Veteran journalist to cover banking, finance and real estate
The Mississippi Business Journal has expanded its newsroom, adding veteran journalist Ted Carter as staff writer. Carter begins this week, and will cover banking and finance, real estate (commercial and residential), accounting and Main Street/economic development.
“Over the past couple of months, Ted has served as an MBJ contributing writer, and has done a great job covering banking and finance, real estate and other business sectors for us,” said Ross Reily, MBJ editor. “I look forward to having his experience and knowledge full-time in our newsroom. He not only brings a wealth of journalism experience, he also has a significant background in business publications.”
A 30-plus-year newspaperman, Carter’s journey into journalism started as a child growing up in Titusville, Fla.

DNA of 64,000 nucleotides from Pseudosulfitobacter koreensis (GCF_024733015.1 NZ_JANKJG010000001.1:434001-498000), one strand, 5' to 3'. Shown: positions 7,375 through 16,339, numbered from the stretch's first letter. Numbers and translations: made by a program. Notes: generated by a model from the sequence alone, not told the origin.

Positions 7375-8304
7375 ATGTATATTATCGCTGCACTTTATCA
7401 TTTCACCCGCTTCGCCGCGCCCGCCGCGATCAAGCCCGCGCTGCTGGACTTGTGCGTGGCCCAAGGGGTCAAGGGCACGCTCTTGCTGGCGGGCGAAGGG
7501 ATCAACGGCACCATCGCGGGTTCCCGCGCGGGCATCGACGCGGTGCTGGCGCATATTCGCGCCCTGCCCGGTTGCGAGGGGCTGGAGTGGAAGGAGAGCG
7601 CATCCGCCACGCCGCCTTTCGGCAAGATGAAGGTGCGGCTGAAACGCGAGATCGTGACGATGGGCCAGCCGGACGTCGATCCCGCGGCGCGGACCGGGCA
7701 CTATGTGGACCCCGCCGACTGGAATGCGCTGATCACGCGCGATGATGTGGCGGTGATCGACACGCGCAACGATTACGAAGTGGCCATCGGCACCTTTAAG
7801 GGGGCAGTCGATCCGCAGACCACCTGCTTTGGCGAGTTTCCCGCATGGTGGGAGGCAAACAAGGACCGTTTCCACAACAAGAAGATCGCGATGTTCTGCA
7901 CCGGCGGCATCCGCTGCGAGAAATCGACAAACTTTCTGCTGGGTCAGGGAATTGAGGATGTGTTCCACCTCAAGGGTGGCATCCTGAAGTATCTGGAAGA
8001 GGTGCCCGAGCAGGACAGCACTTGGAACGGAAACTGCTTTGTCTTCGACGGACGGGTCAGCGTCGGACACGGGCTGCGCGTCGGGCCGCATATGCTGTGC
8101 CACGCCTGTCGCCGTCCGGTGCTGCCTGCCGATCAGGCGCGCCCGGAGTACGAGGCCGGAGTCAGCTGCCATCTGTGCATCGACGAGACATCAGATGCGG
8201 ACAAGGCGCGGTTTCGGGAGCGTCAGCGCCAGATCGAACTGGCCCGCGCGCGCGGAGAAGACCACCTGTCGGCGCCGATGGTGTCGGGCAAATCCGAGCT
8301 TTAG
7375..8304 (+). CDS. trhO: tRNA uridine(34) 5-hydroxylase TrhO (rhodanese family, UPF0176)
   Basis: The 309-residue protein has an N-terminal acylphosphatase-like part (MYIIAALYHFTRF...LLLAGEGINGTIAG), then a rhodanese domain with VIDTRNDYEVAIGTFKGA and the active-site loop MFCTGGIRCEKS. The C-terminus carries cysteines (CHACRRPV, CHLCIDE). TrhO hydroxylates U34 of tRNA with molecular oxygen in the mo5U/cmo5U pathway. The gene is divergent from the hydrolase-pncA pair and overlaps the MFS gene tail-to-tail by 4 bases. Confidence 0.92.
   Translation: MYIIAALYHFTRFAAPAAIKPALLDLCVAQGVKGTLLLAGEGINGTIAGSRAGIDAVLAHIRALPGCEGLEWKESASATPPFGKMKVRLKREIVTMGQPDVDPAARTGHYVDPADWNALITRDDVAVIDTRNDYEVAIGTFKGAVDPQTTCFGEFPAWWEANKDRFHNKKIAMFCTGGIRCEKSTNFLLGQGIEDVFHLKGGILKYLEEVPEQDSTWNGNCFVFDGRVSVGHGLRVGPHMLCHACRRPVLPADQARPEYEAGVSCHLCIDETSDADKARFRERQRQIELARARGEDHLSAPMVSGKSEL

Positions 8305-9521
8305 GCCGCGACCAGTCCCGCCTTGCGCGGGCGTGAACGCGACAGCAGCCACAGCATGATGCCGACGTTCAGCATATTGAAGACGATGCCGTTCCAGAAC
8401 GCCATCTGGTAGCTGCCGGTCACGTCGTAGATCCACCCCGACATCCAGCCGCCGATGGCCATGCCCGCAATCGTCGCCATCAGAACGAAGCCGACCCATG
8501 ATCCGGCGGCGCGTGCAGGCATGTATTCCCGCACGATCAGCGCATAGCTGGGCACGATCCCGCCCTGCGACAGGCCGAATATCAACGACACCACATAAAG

“My mother helped start what was, in essence, the community’s first free, public library.” Carter remembered. “I grew up with a love for books and words, and I was also always curious about the world around me.”
Earning a B.A. in communication with an emphasis in journalism from the University of Central Florida, Carter’s first writing experience came as a summer intern at the Winter Haven News-Chief in Winter Haven, Fla. For a moment there, it looked as if his first writing job would end in termination.
“I was working on this story, that was taking forever,” Carter said. “The editor came looking for me, and I just knew he was going to fire me. But there had been a shake-up in the newsroom, and he offered me the police beat. I was about as green as one could be.”
Carter proved a quick study. He left the Winter Haven paper to become staff writer at the Clewston News in Clewston, Fla., the Washington County News in Abingdon, Va., and the Charlotte Sun in Port Charlotte, Fla.
In 2001, Carter was named managing editor of The Business Report & Journal in Savannah, Ga. He then served as managing editor of the Miami Today in Miami, Fla., and kept that title at the Savannah Business Journal in Savannah, Ga.
“I think Mississippi business has a lot of momentum,” Carter said. “I look forward to getting to work and telling those stories.”
— Wally Northway, MBJ